Test Gun: Colt 1911 Government, Defender.
Barrel length: 5 and 3 inches.
Ammunition: Winchester .45 ACP 185gr Silvertip JHP .
Test media: 10% Clear Ballistics Gel.
Distance: 10 feet.
Chronograph: Caldwell Ballistic Precision Chronograph G2.
Five shot velocity average: 993, 902fps
Gel Temperature 70 degrees.
The Silvertip round has been around for some time and gone through at least a few changes. I remember buying some in .45 ACP back in the ’80s and at that time the jackets were made out of aluminum. I think the idea was that aluminum would allow better expansion than the traditional copper jacket. Now the jackets are made out of nickel-coated copper.
Something new in this test is the addition of a short-barreled Colt Defender. The 3-inch barrel should make for some interesting comparisons to the longer 5-inch Government model.
With the Government model I got a five-shot average velocity of 993fps with a high of 1002fps and a low of 988fps. From the Defender I got a four shot avrage of 902fps with a high of 919fps and a low of 884fps.
When shooting in the bare gel the first round had a velocity of 1005fps and penetrated to 14.25 inches. The recovered weight was 181.2 grains and the final expansion was .73 inches. The second round had a velocity of 989fps and expanded to .71 inches. The recovered weight was 182.3 grains and it penetrated to 13.5 inches.
The first round in the clothing covered gel was not recorded. The bullet penetrated to 14.5 inches and expanded to .70 inches and had a weight of 183.6 grains. The second round had a velocity of 1003fps and penetrated to 13.5 inches. The recovered weight was 183.1 grains and expanded to .72 inches.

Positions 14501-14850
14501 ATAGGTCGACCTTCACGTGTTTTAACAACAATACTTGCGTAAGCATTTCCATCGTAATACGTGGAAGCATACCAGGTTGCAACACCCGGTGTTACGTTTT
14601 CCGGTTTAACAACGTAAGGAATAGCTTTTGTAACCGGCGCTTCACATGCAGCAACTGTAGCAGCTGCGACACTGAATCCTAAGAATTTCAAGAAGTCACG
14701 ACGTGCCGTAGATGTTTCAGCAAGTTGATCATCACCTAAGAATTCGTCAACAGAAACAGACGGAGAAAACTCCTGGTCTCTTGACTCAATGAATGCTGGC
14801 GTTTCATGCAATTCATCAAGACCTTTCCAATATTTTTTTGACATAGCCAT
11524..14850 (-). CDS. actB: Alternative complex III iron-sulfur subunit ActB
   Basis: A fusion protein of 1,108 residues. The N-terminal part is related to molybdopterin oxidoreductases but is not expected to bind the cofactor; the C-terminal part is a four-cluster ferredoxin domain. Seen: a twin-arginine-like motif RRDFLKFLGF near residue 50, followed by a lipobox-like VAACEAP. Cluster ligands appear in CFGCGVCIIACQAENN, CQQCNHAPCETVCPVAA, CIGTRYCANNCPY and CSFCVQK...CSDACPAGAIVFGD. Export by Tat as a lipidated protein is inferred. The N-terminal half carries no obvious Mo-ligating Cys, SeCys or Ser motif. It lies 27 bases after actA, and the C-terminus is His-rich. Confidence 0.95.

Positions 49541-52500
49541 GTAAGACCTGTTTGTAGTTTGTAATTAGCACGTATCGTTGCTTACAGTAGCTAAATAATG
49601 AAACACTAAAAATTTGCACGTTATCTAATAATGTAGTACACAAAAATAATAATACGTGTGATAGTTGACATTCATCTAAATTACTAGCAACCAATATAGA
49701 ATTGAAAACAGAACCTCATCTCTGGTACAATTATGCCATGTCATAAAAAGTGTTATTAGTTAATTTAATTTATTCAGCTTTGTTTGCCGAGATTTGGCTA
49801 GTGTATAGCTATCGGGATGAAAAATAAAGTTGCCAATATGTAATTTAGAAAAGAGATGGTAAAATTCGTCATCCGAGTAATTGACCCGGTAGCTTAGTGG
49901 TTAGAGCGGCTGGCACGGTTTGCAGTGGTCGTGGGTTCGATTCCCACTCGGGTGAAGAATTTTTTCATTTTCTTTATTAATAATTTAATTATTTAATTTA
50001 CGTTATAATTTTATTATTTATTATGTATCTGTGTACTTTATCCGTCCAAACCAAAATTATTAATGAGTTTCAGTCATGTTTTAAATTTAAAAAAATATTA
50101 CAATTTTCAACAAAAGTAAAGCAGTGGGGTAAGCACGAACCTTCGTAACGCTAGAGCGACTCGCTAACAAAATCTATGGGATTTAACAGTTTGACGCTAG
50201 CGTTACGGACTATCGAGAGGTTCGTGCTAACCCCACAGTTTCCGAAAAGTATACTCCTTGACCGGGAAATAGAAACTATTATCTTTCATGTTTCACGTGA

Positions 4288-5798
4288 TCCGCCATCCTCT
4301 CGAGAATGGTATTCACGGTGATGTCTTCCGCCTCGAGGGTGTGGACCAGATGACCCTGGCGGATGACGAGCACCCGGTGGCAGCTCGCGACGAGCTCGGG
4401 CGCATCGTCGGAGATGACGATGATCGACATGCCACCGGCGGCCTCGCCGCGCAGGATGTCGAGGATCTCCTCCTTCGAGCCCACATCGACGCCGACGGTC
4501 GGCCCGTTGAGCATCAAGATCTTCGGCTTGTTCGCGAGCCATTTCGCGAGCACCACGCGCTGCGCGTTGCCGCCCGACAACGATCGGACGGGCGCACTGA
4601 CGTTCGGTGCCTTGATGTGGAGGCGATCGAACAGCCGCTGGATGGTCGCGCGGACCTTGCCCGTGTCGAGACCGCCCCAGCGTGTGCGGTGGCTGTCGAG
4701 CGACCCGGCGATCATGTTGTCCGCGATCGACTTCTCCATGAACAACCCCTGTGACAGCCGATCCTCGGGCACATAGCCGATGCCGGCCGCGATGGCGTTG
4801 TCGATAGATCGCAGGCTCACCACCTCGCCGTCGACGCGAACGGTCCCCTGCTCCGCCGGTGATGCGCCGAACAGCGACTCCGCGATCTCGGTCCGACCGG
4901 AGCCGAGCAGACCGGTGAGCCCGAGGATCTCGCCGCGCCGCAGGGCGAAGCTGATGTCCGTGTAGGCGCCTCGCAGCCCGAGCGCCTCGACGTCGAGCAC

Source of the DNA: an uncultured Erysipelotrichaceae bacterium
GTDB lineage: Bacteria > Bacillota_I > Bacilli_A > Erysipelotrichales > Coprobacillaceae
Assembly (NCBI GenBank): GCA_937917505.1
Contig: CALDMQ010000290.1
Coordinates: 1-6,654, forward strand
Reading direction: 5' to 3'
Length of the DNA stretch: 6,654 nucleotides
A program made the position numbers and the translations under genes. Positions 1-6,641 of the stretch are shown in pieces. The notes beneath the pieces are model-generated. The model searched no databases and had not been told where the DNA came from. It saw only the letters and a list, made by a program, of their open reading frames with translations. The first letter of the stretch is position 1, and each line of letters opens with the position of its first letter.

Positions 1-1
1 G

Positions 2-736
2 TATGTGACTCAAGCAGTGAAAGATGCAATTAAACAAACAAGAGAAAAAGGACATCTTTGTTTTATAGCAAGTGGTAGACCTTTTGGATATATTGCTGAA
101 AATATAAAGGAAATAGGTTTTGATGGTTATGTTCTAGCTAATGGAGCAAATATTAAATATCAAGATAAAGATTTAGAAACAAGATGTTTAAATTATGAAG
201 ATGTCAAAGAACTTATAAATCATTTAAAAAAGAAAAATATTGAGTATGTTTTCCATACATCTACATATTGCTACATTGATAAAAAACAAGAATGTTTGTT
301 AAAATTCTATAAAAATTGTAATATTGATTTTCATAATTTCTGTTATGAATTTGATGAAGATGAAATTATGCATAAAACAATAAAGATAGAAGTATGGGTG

Out of the short-barreled Defender the first round’s velocity of 900fps and penetrated to 12 inches. The recovered weight was 179.4 grains and expanded to .69 inches. Round two’s velocity was 913fps and penetrated to 14 inches. It’s recovered expansion was .67 inches and its weight was 182.5 grains.
When pulling the second bullet, from the gel block, a small disk fell on top of the block. If you look closely at the pictures of the expanded bullets you can make out a star-shaped impression in the face of the bullets. You can also see the disk tangled up in the clothing material on the first bullet recovered from the clothing covered gel.
My guess is Winchester is using a method similar to how Speer makes their Gold Dot. The method involves punching a hole at the top of the bullet forming the hollow point. This process is what leaves the “gold dot” in the on the face of the expanded bullet. Since the Gold Dot is a plated bullet the gold dot remains attached to the lead portion of the bullet. With the Silvertip bullet, it’s a conventional style jacket and not bonded to the core the disk separates from the bullet upon expansion.